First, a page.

Bears catching Packers at best schedule point


Bears catching Packers at best schedule point

The Green Bay Packers crushed (12-4) most NFL teams they faced in 2014. Notable perhaps – and it is only a soft “perhaps” – is the fact that all four of their defeats came on the road, as did their playoff loss.

Again perhaps notable, the Packers have lost their last three season openers, which (again, “perhaps”) suggests that the best time and place to catch Aaron Rodgers and his Packers is early and away from Lambeau Field.

The Bears will have both of those criteria in their favor Sunday. How much else they have is a matter of conjecture, or as head coach John Fox says, why they play the game.

[MORE BEARS: Bears top three WRs listed as questionable heading into Week 1]

But the best time for a team with all-new schemes and coaches is probably Week 1, where the new guys have film on what they’ll face but the opponent hasn’t really seen the new schemes with new (Bears) personnel.

It’s a little different looking at them. it’s not really the same personnel," Rodgers said. "If you go down the list, there’s not really the guys you’ve played against, with the recent departure of [Tim] Jennings, peanut [Charles Tillman] being gone, and obviously [Brian] Urlacher and [Lance] Briggs. We have [Julius] Peppers now. So there’s really not a whole lot of guys who played over the years. it’s a different staff — coach fox and coach [Vic] Fangio, very well-respected and good football coaches. It will be a different adjustment period, as there was some adjustment when Lovie [Smith] was gone and they brought in Mel [Tucker].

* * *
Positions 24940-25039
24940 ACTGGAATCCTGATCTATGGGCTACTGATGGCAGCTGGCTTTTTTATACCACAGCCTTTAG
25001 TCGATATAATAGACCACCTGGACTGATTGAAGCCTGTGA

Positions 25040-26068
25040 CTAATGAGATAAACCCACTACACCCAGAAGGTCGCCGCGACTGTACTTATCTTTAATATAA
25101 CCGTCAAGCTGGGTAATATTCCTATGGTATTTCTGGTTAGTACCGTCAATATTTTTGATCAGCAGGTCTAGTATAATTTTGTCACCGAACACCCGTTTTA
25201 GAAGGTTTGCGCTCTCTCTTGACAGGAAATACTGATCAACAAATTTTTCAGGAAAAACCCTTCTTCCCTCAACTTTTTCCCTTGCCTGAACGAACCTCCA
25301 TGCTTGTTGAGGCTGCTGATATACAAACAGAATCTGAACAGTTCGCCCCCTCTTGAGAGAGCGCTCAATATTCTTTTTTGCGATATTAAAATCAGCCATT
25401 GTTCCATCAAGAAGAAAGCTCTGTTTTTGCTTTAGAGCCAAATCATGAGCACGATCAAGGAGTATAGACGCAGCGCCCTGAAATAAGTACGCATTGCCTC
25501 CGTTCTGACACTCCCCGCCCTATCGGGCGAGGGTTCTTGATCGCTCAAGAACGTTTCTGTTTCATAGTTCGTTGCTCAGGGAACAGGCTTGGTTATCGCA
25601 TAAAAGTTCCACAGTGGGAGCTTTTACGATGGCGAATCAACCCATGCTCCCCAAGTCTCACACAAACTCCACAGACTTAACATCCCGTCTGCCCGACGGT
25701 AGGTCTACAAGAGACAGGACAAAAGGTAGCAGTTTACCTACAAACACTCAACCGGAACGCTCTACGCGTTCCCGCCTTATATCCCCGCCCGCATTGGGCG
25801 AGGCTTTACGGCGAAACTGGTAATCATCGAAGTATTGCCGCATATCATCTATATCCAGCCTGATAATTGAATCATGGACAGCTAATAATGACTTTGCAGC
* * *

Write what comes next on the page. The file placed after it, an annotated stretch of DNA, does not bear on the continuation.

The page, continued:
Actually what the Bears do have is defensive coordinator Fangio, who was in that job with the San Francisco when the 49ers put Week 1 losses on the Packers to start 2012 and 2013. What the Bears don’t have, however, are the player components that Fangio had in San Francisco and what the Seattle Seahawks had last year when smacking down the Packers in Seattle in Week 1.

[MORE BEARS: Young Bears plan to 'shock the world' vs. Packers]

“Well, it’s a challenge,” Fangio said. “Obviously they’ve been pretty bad here for two straight years defensively. You know, we’ve made some changes, but that’s an on-going process. It’s not an overnight thing. You just have to keep building week-to-week. You know, not look at the season as whole, but look at it one game at a time, one series at a time, one play at a time and make your strides as you go.

“We’re a new group with a new system, so we’re limited that way. I may have coached against [Rodgers] in those games, but none of these [Bears] players did within this system. So we’re back to ground zero on that.”

“Ground zero” may be an upgrade from the Bears’ general starting point when facing the Packers. It is certainly better than the crater in which the Bears routinely found themselves after Green Bay debacles.

“Every single year is different,” said tight end Martellus Bennett. “Their team is different from what it was. Our team is different from what it was last year. Each matchup, you've got to take it with that year's matchup.

“It's not about who did what the year before or the year before because every single year everyone's getting better or guys are changing -- a different team every single year. So this is our first time going out with this team this year. Any game, this team is totally different. Even though we have some of the same people the team is totally different than what it was.”

[SHOP: Gear up Bears fans!]

And the winner is...

Until the Bears establish that they in fact can stay on the field with the Packers, it is impossible to pick the Bears straight-up. Until Jay Cutler establishes that he can both not lose a game and also actually win a game against an elite team, he can’t. There’s a reason (lots of them, actually) why he is a career 1-10 vs. the Packers and has the second-lowest passer rating (67.1) against Green Bay of any team he has faced more than once.

How good the 2015 Bears defense is will be some weeks or months to play out. It cannot be worse than what the Bears put on the field against Green Bay (twice) last year. Only two players (Jared Allen, Shea McClellin) who started for the Bears’ defense the first time the two teams met in 2014 are starting this game, and neither of those is in the same position. That is arguably a positive.